“Local firms that had been here for a long time were basically saying, ‘Look, Skadden is a good firm, but they don’t get tech,’” King said in an interview. “That was the counter-marketing that we had to confront.”
Today, Skadden’s Silicon Valley M&A practice is what a number of sources said would be the most likely model for Paul Weiss to emulate, mirroring the firm’s successful company-side M&A reputation from New York.
Tech M&A practices don’t rely on a single dealmaker. They require a team of lawyers with high-level skills in a number of practice areas, King and others said. Those practice areas include M&A, capital markets, intellectual property transactions and litigation, executive compensation, and tax. Skadden also pulls from practices across the firm, including antitrust, foreign investment, and cross-border deal work, King said.
Those lawyers also have to be respected in the technology community, which is a difficult currency to acquire.
“You do a deal, you do the next one, and the next one. And you try to exceed client expectations, and demonstrate value on each. And you hope like hell that you don’t screw up any of them,” King said. “One mistake, whether substantive or simply a failure to meet client expectations in some way, can erase all the progress you’ve made.”
Teams of lawyers who handle high-profile M&A work for major tech companies have been a hot commodity for years, and a number of them have moved between firms in recent years. That could complicate Paul Weiss’ search to make an impact hire in that sphere.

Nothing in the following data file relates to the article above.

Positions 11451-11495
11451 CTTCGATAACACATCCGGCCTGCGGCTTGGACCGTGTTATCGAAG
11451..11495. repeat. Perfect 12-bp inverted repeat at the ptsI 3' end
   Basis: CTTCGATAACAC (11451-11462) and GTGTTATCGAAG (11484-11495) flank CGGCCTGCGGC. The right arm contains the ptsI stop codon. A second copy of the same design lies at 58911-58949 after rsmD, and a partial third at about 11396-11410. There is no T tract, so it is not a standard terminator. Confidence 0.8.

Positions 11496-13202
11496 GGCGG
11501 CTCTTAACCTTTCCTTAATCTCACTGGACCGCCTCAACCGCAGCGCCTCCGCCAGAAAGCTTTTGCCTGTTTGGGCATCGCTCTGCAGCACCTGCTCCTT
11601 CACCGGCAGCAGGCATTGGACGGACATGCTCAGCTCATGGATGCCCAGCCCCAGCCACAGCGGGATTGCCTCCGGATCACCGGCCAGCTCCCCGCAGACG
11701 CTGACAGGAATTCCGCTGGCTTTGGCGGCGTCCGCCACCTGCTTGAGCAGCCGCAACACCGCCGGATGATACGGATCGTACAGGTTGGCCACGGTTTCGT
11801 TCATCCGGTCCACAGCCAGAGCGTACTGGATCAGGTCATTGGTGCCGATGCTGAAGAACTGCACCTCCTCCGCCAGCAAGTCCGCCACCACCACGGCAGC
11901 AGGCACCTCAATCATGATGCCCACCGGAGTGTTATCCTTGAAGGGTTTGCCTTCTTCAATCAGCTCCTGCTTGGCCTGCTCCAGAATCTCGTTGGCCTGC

A deal team including Rick Climan, Keith Flaum, Jane Ross, and Chris Moore joined Hogan Lovells in 2017. That group had previously been at Weil Gotshal & Manges, Dewey Lebouef & Ballantine, and Cooley.
Paul Hastings hired a three-partner deal team known for its public-company M&A work from Shearman & Sterling in 2016, including Michael Kennedy, Steve Camahort, and Dana Kromm. Last year, Paul Hastings hired M&A lawyers William Choe and Jason Rabbitt-Tomita from White in & Case.
Two other high-profile M&A dealmakers in the valley, Michael Ringler and Leif King, also made moves last year. Ringler joined Skadden from Wilson Sonsini shortly before King joined Baker McKenzie to bolster its company-side M&A practice.
“Nearly every firm in the AmLaw 100 wants to be here in a meaningful way because in order to have credibility in the tech space, they feel like they need to,” said Bob Brigham, a former Cooley partner who is now a recruiter for Major Lindsey & Africa. “But there is just not enough top talent to go around.”